Silver was one of the earliest metals known to humans, and it has been considered a precious metal since ancient times. Silver has been used as a form of currency by more people throughout history than any other metal, even gold. Although it is usually found in ores with less rare metals, such as copper, lead, and zinc, silver was apparently discovered in nugget form, called native silver, about 4000 B.C. Silver utensils and ornaments have been found in ancient tombs of Chaldea, Mesopotamia, Egypt, China, Persia, and Greece. In more recent times, the principal uses for silver were coinage and silverware.
In 1993, worldwide production of silver from mines totaled 548.2 million ounces (15.5 billion grams). During that year, Mexico was the world's largest producer of silver, with a total production of 75.7 million ounces (2.1 billion grams). The United States was the second leading producer, followed by Canada, Australia, Spain, Peru, and Russia. The vast majority of the world's silver is used in industrial applications, and the United States is the leading consumer. Other top consumers include Japan, India, and eastern European countries.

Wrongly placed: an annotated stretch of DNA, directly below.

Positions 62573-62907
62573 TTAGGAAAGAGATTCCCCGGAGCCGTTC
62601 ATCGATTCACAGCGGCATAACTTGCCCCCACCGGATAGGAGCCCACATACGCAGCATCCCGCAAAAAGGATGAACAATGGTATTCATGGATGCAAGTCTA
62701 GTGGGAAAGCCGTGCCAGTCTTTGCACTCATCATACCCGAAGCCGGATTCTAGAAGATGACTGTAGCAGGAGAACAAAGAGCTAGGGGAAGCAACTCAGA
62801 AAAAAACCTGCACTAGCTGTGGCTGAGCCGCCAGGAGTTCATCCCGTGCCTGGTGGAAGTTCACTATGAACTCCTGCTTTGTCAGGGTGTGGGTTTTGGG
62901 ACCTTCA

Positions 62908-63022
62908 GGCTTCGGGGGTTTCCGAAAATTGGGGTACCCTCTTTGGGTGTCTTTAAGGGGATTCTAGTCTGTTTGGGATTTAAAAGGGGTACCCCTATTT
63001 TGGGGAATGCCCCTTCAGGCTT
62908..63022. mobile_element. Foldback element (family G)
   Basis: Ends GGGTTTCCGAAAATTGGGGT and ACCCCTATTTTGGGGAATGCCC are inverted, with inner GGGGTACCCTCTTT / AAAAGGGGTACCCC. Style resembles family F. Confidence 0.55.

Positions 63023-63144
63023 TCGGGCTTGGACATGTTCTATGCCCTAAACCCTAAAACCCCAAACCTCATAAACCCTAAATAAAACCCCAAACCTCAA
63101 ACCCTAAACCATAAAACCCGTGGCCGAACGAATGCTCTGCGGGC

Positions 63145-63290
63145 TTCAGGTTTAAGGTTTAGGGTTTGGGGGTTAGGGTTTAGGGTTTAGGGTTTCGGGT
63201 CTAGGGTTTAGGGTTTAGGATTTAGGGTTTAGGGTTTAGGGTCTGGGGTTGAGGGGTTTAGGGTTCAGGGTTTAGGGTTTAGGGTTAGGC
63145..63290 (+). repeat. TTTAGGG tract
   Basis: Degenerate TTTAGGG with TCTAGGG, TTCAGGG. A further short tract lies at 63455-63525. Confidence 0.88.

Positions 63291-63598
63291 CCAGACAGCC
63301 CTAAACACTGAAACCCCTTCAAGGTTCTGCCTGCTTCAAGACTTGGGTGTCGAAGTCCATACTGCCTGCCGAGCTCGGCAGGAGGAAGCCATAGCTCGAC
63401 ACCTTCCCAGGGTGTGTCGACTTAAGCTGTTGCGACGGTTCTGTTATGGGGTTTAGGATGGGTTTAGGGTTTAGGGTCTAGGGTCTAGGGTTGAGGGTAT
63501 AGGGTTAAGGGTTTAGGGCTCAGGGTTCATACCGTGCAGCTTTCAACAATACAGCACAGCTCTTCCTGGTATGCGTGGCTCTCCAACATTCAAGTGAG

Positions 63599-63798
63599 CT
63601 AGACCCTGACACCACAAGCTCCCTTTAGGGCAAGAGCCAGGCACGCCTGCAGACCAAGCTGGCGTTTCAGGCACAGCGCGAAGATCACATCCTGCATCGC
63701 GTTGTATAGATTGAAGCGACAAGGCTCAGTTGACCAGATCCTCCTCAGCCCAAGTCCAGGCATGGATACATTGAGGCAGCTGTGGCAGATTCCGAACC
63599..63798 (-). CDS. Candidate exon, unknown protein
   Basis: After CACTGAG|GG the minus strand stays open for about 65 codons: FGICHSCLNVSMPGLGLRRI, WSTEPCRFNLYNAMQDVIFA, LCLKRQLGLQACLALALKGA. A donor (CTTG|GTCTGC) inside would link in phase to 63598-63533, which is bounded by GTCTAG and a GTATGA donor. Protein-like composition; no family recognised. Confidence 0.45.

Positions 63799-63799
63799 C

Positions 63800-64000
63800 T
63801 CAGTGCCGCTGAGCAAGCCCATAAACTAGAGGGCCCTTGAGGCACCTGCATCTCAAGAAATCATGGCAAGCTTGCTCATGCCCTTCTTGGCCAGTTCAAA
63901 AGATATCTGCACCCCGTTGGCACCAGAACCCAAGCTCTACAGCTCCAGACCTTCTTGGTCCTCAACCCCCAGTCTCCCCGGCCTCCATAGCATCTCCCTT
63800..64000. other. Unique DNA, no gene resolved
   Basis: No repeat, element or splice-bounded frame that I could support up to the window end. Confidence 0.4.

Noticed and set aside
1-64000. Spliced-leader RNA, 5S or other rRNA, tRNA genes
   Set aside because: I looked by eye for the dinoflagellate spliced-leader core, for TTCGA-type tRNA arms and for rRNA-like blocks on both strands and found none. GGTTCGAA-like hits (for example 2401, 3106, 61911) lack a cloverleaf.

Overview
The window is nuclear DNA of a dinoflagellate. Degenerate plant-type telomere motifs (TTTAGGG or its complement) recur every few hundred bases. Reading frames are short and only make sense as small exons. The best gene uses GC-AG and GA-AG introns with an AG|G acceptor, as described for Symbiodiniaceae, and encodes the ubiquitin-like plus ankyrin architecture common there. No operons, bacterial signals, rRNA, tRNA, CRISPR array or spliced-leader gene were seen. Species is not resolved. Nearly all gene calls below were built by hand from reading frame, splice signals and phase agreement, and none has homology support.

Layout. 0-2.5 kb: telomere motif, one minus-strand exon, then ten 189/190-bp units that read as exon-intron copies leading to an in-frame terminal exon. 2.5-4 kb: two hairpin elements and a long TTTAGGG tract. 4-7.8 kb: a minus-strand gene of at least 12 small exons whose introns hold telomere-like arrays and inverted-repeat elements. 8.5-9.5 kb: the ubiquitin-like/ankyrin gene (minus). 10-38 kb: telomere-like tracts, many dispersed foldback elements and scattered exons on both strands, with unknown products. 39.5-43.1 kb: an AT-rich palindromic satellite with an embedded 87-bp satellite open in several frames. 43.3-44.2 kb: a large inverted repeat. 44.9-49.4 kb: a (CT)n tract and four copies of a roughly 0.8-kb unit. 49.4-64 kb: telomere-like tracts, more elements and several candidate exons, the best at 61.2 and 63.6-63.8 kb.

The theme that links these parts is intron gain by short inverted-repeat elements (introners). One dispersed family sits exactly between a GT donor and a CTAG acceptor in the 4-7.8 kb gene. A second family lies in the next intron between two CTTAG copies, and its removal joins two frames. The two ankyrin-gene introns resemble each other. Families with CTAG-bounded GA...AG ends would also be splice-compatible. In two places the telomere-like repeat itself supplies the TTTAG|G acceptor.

Silver mining in North America dates back to the eighteenth century. Around 1800, production began in the United States on the east coast and then moved west. The mining of silver was instrumental in the settlement of the state of Nevada. In 1994, Nevada was the largest producer of silver in the United States; Nevada mines produced 22.8 million troy ounces (709 million grams) of silver. Arizona, California, and Nevada are known for large-tonnage, low-grade silver deposits.